Oahu Like A Local
One of the best vacations for women, get the total Oahu vibe of this most visited Hawaiian Island just as the locals do. These top Oahu activities are beloved by the locals and now you get to enjoy them too. After two years of living ‘on island,’ snorkeling at North Shore, shopping at farmer’s markets, getting hammered at Buzz’s and partying in Chinatown, I’m giving you the local scoop.
Shhh…don’t tell the tourists.
#1 Saturday Farmer’s Market at the Kapiolani Community College
7:30 – 11:00 am every Saturday
Kapiolani Community College
4303 Diamond Head Rd
(Parking Lot C)
Oahu’s most lavish farmer’s market, KCC’s Farmer’s Market will astound you with local bounty. Offerings include Nalo Greens from Nalo Farms in nearby Waimanalo, organic grass-fed beef from the North Shore Cattle Company or tiny Okinawan purple sweet potatoes from a local farmer. Also, look for lavender from Maui, Kona coffee from the Big Island, and shrimp from Kauai plus plenty of fresh cut tropical floral bouquets. And, as you shop, you’ll get into the island mood as Hawaiian musicians serenade shoppers.
And don’t eat breakfast before you come – tempting scones, farm fresh egg omelets and local pineapples await. And the market focuses on a different restaurant each week, serving up island-style specialties.
The Saturday Farmers’ Market is co-sponsored by the Hawaii Farm Bureau Federation and the Culinary Institute of the Pacific at Kapiolani Community College.
KCC Farmer’s Market Tips:
- Make like a local and stow a cooler in your car trunk so your bounty will make it home safely.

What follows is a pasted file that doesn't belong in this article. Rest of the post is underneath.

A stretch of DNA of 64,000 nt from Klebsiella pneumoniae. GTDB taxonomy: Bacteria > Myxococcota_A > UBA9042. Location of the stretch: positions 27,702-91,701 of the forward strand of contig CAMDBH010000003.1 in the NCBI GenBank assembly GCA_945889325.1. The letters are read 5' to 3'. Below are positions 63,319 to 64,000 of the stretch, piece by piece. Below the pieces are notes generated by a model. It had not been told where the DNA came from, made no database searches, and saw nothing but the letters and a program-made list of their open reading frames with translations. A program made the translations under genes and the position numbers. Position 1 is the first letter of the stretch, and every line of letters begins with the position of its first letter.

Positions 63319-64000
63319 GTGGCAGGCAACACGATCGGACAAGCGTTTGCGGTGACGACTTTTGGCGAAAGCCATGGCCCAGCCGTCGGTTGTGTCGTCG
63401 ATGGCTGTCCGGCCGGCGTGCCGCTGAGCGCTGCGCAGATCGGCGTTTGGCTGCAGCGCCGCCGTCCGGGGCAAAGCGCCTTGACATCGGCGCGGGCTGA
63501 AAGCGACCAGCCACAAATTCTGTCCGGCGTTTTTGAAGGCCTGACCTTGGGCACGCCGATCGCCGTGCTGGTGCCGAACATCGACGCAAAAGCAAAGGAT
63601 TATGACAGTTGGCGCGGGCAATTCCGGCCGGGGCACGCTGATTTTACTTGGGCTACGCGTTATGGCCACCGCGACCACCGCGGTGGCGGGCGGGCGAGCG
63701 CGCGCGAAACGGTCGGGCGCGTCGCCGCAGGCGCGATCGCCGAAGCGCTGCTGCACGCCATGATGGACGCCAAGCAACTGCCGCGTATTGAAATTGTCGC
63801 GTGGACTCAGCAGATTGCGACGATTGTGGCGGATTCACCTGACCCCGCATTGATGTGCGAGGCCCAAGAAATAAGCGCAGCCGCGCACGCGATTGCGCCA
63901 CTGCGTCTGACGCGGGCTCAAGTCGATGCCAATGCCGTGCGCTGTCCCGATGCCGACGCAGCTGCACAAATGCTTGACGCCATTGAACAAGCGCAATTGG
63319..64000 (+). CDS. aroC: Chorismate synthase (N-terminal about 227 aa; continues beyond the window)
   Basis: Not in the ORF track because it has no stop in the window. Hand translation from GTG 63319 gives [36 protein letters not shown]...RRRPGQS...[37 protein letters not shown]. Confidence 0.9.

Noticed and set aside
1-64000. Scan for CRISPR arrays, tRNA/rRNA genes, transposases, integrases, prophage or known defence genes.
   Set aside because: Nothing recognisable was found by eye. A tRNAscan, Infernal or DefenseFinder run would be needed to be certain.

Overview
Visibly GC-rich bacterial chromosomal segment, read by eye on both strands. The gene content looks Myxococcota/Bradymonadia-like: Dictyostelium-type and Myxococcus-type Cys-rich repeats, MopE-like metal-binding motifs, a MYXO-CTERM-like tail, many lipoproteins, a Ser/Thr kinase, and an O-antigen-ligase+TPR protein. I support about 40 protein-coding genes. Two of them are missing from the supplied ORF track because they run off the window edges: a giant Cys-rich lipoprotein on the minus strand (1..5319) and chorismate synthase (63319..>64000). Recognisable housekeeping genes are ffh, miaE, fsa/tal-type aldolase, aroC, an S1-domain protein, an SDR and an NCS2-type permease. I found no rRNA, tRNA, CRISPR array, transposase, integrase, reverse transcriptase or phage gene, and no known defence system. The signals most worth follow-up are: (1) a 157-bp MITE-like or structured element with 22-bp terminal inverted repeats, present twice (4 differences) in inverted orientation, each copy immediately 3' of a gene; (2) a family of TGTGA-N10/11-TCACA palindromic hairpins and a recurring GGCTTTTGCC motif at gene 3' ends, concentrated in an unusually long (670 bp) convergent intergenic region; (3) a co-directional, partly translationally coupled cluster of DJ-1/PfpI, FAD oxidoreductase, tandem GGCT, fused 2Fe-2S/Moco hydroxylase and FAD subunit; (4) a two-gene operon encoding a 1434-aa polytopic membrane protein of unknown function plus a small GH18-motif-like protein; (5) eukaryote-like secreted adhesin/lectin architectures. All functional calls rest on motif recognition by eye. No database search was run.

- Although there’s lots of shade, be sure to wear a hat and sunscreen.
- Sip from a fresh coconut to fight dehydration.
- Bring your camera to capture the experience.
#3 Snorkel at Shark’s Cove
Pupukea Beach Park
1201 59-727 Kamehameha Highway
Haleiwa, HI 96712
For a snorkeling adventure in Oahu’s crystal coves, skip the crowds and grumpy fish at Hanuama Bay and head to the North Shore to Shark’s Cove at the Pupukea Beach Park.
Don’t let Shark’s moniker get to you. Shark’s Cove rightly earned Scuba Diving Magazine’s rating as one of the “Top Twelve Shore Dives in the World.” I’ve floated among butterfish, turtle, eel, parrotfish, jacks, mullet, needlefish and the odd crustacean. You’ll experience an abundance of Hawaii sea life amid the black lava rock walls, coral ledges and caves of the cove.
South of the cove are the Pupukea tide pools, excellent for wading and communing with more aquatic life. This huge pool ranges in depth from 8’ to 15’ deep and can have strong currents. It gets especially interesting when the waves crash and waterfall through the lava rock barrier, often swamping waders and snorkelers. That’s why many locals won’t snorkel Shark’s in the winter and neither should anyone else. Another reason why island keiki, or kids, are always admonished to “Never turn your back to the ocean.”
Snorkeling at Shark’s Tips:
- Rent equipment from Snorkel Bob’s for the day or week. Or bring your own and skip the public snorkel heebie-jeebies.
- Forget your defogging? Do as the locals do and pluck some naupaka leaves growing near the showers bythe public restrooms. Rub the leaves in your hands and spread the mess, completely coating your inside lens. Swish your mask with water and you’re good to go.
- Get early in order to find parking nearby.
- Wear beach shoes since your approach into the tide pool has jagged rocks.
#2 Buzz’s Original Steakhouse, Kailua
413 Kawailoa Rd. (bet. Kawailoa & Popoia Rds.)
Kailua, HI 96734
Dining shaka-style! For an old Hawaii atmosphere, go directly to Buzz’s at sunset, just across the street from Kailua Beach Park in Kailua on the Windward Side. Watch the local catamaran racing teams stow their canoes in the boathouses across the street while sipping a Mai Tai on the porch. Or go at lunchtime and grab a kiawe charcoal broiled burger during a day at Kailua Beach.